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Fig tree, moving and cutting problems

Posted by oslofile oslofile (My Page) on
Tue, Jul 11, 06 at 11:22

I'm a novice to fig trees. I have two trees that were transplanted by me three years ago. They are hearty trees. I sold a house and before I could get to them the new owner dug them out with a back hoe. They were laying in the hot sun for 4 or 5 hours and there was no dirt on the roots at all. I put them in my truck threw some dirt on them and poured water on them. I planted them in a sandy clay soil and left them, except for an occasional watering. They survived and I planted one close to a lake and one not so close. The one nearest the lake is doing very nicely. Now, I am moving and I want to know what I must do to move the tree. It is over six feet tall and has numerous trunks. I want to get some cuttings to ensure that this tree survives. Any help would be appreciated. Also, I don't understand some of the lingo. such as the glass bottle. thanks in advance
Oslo in NC

Follow-Up Postings:

RE: Fig tree, moving and cutting problems

RE: Fig tree, moving and cutting problems

Here are some excerpts from a series of emails to another lady back east recently, who is moving a tree next month from New Jersey to Florida.

Make sure it is well watered b/4 you dig it up. Keep the temp in the van down (air conditioning, or whatever - no parking it in the sun during lunch, etc.). When it gets to Florida, plant as soon as possible (somewhere near immediately). I would set up a mist system to keep the humidity up (though that would be more critical in a drier environment, such as So Calif. - though I guess Florida has been pretty dry of, late). I would also put it under a shade cloth for the rest of the year, until dormancy. The issue is moisture. The plant will not be able to take in as much due to loss of root mass, so you must compensate by lowering the amount of water that is lost, so that the lower intake is equal to or greater than the new, lower outgo. If you accomplish this balance, by whatever means, you will be fine.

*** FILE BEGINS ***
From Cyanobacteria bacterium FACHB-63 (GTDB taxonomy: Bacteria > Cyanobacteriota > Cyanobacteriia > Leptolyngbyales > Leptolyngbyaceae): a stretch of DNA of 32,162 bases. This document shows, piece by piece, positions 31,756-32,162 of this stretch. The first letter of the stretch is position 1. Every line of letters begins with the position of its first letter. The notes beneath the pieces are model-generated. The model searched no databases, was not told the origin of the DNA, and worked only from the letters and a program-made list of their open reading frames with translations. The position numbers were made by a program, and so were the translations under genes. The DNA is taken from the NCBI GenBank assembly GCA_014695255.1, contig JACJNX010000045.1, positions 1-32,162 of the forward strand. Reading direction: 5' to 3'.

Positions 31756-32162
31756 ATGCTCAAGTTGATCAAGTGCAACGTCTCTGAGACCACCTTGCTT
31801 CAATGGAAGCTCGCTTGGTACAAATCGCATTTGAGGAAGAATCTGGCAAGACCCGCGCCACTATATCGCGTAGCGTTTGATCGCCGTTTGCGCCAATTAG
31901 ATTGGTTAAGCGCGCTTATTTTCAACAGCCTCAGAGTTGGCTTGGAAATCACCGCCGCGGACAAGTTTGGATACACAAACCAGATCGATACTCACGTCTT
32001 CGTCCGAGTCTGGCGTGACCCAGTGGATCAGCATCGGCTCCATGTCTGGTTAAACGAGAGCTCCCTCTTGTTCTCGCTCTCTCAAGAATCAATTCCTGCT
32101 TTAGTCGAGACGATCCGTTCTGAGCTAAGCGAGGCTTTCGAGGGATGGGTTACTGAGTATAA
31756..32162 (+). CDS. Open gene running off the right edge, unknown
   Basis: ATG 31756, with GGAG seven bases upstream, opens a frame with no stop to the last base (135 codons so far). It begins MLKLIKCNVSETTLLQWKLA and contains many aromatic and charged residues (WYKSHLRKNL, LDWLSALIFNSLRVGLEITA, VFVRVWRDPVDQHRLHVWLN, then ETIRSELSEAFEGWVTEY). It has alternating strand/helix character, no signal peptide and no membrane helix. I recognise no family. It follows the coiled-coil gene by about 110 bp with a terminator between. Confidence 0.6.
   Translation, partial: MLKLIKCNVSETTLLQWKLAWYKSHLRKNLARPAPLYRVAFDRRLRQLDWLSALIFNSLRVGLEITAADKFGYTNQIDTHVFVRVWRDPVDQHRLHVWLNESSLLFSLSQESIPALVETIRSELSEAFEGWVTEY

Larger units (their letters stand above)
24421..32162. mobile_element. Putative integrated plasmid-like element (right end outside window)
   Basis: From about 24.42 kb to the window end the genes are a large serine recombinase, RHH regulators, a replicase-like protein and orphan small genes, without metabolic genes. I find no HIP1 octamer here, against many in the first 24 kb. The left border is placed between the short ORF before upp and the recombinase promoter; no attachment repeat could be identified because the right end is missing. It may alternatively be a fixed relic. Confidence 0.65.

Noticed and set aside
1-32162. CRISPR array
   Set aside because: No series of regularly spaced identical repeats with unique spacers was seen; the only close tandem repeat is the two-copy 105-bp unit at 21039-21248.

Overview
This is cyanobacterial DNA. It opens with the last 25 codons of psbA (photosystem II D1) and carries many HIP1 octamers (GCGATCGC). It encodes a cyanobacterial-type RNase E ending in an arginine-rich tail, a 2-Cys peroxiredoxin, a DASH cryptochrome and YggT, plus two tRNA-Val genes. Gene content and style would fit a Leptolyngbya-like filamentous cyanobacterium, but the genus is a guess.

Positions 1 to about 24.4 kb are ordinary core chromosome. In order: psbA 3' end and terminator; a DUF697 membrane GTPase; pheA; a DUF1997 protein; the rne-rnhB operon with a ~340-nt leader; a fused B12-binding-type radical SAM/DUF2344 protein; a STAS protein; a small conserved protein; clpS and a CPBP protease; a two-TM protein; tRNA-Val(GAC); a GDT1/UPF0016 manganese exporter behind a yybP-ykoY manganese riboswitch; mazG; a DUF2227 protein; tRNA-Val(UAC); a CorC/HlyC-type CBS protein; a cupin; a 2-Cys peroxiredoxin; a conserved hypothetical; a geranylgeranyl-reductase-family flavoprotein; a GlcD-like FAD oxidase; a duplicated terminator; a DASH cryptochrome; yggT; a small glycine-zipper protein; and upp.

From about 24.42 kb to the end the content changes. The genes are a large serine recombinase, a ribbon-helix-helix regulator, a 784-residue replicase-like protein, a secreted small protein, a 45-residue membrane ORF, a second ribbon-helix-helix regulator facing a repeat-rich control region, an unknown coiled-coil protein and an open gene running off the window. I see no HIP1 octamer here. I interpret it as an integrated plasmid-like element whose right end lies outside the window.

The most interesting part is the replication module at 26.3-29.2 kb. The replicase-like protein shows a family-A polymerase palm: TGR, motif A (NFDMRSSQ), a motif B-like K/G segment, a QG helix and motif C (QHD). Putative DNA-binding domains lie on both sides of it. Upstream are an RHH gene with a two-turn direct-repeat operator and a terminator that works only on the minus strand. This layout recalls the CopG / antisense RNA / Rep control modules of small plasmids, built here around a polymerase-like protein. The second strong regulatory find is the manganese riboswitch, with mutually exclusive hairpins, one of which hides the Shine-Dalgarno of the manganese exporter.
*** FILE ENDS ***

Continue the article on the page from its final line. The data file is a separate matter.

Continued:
The S D Zoo moves a 80' tall ficus of some type, a total of 200', and it cost them $250,000.00 for the move. They pruned it heavily, and had misters hanging in tree continuously for about a year and a half. It was a bigger project, and more expensive, and it was successful. But your situation is the same, only smaller.

Here is another idea: why not take some cuttings and root them as a back up plan. If you need info for doing this, let me know.

Get the regular vermicualite, from the nursery or Home Depot. It will be fine. Put it in a tub of water and get the material wet (stir it into the water). The finer stuff will sink to the bottom and the coarser particles will float, and get seperated out that way. The coarser particles take longer to absorb enough water to sink.

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